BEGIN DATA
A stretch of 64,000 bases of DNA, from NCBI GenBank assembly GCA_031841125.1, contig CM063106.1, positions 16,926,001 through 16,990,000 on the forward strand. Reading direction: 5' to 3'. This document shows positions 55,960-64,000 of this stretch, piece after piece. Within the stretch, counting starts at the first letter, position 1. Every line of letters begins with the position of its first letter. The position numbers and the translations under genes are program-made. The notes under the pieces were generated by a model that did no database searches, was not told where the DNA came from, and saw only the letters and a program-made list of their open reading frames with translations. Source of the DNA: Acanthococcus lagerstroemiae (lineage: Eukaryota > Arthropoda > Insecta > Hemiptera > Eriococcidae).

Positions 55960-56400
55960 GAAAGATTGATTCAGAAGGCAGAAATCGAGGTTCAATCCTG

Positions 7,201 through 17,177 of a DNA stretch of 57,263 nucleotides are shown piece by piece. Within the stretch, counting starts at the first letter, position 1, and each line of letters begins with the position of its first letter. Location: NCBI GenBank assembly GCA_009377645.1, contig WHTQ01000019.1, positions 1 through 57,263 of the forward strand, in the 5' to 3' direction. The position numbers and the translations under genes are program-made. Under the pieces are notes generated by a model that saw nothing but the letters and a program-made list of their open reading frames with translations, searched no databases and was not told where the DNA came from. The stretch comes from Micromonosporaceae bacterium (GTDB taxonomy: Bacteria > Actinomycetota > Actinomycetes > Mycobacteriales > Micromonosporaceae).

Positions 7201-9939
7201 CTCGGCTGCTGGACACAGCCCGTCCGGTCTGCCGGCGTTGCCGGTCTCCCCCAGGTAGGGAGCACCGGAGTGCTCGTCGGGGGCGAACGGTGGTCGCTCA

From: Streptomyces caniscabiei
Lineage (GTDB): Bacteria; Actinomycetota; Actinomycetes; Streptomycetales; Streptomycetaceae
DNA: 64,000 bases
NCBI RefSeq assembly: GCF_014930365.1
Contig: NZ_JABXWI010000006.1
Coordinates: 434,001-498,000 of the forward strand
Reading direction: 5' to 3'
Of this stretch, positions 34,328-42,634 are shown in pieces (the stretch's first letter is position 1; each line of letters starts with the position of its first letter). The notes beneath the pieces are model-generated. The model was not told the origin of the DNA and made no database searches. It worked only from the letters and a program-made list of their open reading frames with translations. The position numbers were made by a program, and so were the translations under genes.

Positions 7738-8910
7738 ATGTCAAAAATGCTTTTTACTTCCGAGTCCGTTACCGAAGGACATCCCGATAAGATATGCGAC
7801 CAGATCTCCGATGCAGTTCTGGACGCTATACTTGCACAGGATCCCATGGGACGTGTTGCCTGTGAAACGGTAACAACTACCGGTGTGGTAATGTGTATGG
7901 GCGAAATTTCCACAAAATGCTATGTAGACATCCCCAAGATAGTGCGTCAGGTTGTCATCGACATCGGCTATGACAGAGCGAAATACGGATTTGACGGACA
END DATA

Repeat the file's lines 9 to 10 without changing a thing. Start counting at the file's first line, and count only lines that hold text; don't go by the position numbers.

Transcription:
DNA: 64,000 bases
NCBI RefSeq assembly: GCF_014930365.1